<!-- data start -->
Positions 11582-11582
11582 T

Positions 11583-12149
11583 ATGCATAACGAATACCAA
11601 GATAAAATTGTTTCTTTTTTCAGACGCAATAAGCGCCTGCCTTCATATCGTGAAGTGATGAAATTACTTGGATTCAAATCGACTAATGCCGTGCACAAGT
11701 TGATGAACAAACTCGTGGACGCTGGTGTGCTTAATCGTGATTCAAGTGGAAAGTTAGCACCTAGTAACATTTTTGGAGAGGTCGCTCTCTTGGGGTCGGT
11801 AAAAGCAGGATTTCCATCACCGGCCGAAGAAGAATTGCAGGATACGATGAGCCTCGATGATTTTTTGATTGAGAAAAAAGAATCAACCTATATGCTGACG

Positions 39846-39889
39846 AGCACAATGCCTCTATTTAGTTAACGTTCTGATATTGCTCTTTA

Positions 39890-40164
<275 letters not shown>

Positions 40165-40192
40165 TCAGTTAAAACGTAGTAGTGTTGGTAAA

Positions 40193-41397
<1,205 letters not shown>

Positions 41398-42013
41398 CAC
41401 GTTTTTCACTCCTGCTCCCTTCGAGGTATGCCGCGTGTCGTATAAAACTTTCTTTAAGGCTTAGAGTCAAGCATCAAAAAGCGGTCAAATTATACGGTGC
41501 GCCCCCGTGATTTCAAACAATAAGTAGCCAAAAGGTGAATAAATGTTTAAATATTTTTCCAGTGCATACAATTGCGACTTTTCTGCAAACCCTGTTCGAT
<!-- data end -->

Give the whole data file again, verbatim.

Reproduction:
Positions 11582-11582
11582 T

Positions 11583-12149
11583 ATGCATAACGAATACCAA
11601 GATAAAATTGTTTCTTTTTTCAGACGCAATAAGCGCCTGCCTTCATATCGTGAAGTGATGAAATTACTTGGATTCAAATCGACTAATGCCGTGCACAAGT
11701 TGATGAACAAACTCGTGGACGCTGGTGTGCTTAATCGTGATTCAAGTGGAAAGTTAGCACCTAGTAACATTTTTGGAGAGGTCGCTCTCTTGGGGTCGGT
11801 AAAAGCAGGATTTCCATCACCGGCCGAAGAAGAATTGCAGGATACGATGAGCCTCGATGATTTTTTGATTGAGAAAAAAGAATCAACCTATATGCTGACG

Positions 39846-39889
39846 AGCACAATGCCTCTATTTAGTTAACGTTCTGATATTGCTCTTTA

Positions 39890-40164
<275 letters not shown>

Positions 40165-40192
40165 TCAGTTAAAACGTAGTAGTGTTGGTAAA

Positions 40193-41397
<1,205 letters not shown>

Positions 41398-42013
41398 CAC
41401 GTTTTTCACTCCTGCTCCCTTCGAGGTATGCCGCGTGTCGTATAAAACTTTCTTTAAGGCTTAGAGTCAAGCATCAAAAAGCGGTCAAATTATACGGTGC
41501 GCCCCCGTGATTTCAAACAATAAGTAGCCAAAAGGTGAATAAATGTTTAAATATTTTTCCAGTGCATACAATTGCGACTTTTCTGCAAACCCTGTTCGAT